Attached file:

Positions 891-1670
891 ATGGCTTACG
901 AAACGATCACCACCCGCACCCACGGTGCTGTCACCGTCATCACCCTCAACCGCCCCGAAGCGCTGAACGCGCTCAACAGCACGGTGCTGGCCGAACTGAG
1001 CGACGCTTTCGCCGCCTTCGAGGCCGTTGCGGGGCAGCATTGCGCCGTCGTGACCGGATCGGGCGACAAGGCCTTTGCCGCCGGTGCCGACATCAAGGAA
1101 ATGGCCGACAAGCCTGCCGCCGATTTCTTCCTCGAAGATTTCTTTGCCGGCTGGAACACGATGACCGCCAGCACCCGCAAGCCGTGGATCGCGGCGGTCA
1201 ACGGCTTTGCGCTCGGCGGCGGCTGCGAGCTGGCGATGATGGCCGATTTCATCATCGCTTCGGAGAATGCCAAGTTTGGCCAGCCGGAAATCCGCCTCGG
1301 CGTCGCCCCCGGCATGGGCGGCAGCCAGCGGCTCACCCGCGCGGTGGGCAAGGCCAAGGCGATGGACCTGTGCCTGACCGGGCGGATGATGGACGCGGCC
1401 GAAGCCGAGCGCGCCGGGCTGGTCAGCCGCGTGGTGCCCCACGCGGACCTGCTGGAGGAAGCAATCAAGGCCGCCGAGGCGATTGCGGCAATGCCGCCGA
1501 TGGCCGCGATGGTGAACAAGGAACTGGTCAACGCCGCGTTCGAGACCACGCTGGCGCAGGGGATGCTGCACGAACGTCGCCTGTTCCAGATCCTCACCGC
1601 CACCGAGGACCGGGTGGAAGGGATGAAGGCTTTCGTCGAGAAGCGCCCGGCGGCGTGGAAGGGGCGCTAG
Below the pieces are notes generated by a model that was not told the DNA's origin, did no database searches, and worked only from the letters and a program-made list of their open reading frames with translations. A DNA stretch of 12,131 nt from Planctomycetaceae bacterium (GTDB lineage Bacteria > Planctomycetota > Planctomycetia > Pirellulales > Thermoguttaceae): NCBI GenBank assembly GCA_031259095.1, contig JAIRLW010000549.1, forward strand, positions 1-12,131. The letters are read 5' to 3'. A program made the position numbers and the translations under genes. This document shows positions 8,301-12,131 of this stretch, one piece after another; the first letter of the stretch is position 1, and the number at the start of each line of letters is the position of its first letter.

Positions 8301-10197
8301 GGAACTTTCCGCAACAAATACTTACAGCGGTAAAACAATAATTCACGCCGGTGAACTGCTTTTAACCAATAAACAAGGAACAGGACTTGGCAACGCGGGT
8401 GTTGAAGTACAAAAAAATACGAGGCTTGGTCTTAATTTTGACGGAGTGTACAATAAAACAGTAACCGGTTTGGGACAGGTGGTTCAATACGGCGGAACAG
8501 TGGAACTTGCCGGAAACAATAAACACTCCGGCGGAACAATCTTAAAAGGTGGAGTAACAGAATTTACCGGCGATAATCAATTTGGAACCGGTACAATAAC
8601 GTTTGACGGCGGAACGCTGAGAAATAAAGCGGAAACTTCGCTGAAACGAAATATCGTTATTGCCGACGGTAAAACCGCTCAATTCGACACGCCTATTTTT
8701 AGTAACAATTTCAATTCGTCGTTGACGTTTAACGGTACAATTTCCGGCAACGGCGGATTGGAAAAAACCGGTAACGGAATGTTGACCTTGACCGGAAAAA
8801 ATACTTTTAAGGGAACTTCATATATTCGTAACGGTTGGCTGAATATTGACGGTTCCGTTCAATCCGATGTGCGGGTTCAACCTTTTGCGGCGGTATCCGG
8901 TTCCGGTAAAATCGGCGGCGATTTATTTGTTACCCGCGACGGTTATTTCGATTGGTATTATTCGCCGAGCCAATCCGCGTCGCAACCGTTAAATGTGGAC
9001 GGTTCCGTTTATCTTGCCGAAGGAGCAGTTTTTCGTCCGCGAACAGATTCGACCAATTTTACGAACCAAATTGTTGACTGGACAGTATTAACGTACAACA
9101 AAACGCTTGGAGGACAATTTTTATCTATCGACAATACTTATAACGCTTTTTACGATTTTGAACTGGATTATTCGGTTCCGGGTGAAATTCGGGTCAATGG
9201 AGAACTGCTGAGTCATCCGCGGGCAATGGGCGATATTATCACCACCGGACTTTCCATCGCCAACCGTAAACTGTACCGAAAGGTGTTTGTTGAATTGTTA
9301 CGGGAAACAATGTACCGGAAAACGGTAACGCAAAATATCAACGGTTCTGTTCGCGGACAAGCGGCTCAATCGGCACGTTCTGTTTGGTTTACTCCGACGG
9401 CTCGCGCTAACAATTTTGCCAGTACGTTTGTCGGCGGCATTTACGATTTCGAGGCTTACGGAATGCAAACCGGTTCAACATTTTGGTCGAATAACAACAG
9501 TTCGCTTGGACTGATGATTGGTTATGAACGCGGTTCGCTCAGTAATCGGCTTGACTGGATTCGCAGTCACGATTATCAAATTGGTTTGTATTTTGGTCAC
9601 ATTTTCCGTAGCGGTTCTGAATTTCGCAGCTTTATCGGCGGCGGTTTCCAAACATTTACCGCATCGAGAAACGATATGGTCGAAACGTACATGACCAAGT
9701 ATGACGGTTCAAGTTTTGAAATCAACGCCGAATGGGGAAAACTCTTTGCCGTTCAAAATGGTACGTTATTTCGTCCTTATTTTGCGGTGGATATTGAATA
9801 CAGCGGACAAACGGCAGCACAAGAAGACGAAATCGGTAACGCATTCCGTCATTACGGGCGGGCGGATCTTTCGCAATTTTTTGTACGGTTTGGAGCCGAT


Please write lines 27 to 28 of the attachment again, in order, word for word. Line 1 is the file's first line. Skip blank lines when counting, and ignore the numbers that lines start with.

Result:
9701 ATGACGGTTCAAGTTTTGAAATCAACGCCGAATGGGGAAAACTCTTTGCCGTTCAAAATGGTACGTTATTTCGTCCTTATTTTGCGGTGGATATTGAATA
9801 CAGCGGACAAACGGCAGCACAAGAAGACGAAATCGGTAACGCATTCCGTCATTACGGGCGGGCGGATCTTTCGCAATTTTTTGTACGGTTTGGAGCCGAT